Michigan cancer patients can enroll in clinical trials at the McLaren Proton Therapy Center in Flint

The goal of eliminating cancer, while minimizing side effects, is ongoing as medical scientists continue research and development of new treatments. Some of that research is done through clinical trials. Clinical trials allow physicians to observe what new treatments work best and even help to improve current treatments for cancer patients.

“We can cure a lot of cancers today. This is a result of past research,” said Brian Yeh, MD, PhD.

The Karmanos Cancer Institute at McLaren Flint and the McLaren Proton Therapy Center want to offer patients the most advanced treatment options. They offer clinical trials through the Karmanos Cancer Network and the Proton Collaborative Group.

Dr. Yeh is the medical director of network research for the Karmanos Cancer Network. In this role, he works with the network sites at each McLaren hospital to implement research and clinical trials for cancer treatments. The clinical trials that the network offers are multi-institutional, nationwide trials, which also include clinical trials that begin at the Karmanos Cancer Institute in Detroit.

According to Dr. Yeh, there are many reasons why it is important to offer clinical trials to cancer patients in Michigan. One reason is to make sure that Michigan’s patients are represented in the nationwide results.

“We want to be able to use the results of these trials confidently when we make decisions to treat our patients. Every state and every city’s population are unique and made up differently. This means we need to enroll patients from our population into these important studies,” Dr. Yeh explained.

Available Clinical Trials in Flint

Karmanos Cancer Institute at McLaren Flint offers clinical trials for patients going through medical oncology treatments, receiving surgery to remove their cancer, or having radiation therapy. With the McLaren Proton Therapy Center in the same building, patients also have access to clinical trials that involve proton therapy.

“Right now, we are one of the most active centers in the country,” said Christian Hyde, MD, DABR, radiation oncologist and proton therapy specialist at the McLaren Proton Therapy Center. “It’s because of our network [the Karmanos Cancer Network] that we have a lot of patients throughout Michigan being cared for through clinical trials, from Petoskey down to the Detroit area and the larger cities in between.”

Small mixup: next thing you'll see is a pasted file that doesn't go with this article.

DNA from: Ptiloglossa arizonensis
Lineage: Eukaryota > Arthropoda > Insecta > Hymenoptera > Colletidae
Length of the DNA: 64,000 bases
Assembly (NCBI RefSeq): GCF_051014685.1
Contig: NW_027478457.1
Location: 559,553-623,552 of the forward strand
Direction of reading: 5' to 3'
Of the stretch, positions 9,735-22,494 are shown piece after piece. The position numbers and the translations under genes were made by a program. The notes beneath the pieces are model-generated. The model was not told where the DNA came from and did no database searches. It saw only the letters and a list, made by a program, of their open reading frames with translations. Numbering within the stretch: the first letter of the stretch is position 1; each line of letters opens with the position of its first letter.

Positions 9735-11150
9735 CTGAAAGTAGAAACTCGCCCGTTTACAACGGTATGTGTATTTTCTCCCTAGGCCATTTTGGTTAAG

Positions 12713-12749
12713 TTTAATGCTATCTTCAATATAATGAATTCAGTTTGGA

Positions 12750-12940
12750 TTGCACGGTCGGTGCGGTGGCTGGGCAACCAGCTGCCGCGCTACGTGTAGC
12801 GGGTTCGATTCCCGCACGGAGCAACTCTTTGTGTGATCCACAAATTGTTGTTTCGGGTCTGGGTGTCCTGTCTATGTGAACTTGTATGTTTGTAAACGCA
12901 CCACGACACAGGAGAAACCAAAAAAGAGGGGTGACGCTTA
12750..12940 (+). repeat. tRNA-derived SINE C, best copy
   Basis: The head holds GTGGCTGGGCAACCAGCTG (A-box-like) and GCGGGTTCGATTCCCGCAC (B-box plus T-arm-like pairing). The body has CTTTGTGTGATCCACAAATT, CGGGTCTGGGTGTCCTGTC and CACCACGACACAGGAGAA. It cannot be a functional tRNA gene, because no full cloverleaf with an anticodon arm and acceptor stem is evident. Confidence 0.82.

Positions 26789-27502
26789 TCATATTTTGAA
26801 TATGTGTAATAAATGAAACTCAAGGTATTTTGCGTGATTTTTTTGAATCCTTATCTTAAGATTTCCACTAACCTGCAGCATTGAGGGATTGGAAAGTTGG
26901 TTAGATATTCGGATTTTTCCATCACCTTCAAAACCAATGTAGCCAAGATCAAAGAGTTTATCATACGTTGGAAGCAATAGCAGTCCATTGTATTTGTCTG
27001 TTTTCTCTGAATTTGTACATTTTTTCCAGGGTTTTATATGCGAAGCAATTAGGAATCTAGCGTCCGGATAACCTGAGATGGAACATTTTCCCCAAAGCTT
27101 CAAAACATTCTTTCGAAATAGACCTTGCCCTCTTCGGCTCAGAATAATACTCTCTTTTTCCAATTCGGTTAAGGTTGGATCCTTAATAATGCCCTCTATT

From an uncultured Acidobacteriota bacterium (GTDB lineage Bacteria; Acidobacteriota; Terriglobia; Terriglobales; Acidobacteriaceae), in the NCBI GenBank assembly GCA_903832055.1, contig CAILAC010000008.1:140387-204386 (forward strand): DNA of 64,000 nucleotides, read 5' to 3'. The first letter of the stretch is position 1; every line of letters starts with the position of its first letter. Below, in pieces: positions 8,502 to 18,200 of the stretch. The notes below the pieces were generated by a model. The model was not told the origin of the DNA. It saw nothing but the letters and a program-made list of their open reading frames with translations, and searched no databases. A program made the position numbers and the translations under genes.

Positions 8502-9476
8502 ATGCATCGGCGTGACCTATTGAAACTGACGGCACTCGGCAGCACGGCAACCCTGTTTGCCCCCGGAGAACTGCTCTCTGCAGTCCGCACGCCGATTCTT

One study offered to eligible patients directly compares two therapies, photon and proton radiation, to determine which one has better disease control for prostate cancer patients and fewer patient-reported and physician-reported side effects.

“The patient must be willing to fill out annual surveys related to side effects, including bowel, bladder, and sexual function. We follow-up with the participating patients for ten years. They also need regular PSA check-ups over the course of those ten years,” Dr. Hyde said.

Another study available in Flint looks at the side effects of using proton radiation therapy for women with breast cancer. Investigators are looking to learn more about how effective and safe this treatment is in comparison to other kinds of radiation treatment.

The Karmanos Cancer Institute at McLaren Flint and the McLaren Proton Therapy Center offer many more clinical trials.

“If a patient is interested, during their consultation we can explain to them and show them which clinical trials they are eligible for,” said Dr. Yeh. “We want to offer the best care for our patients. Being involved with clinical trials puts us on the edge of cancer research and cancer knowledge, and that allows us to give the best care for our patients, whether they are involved in a clinical trial, or not.”

For more information on the clinical trials through Karmanos, visit karmanos.org/clinicaltrials.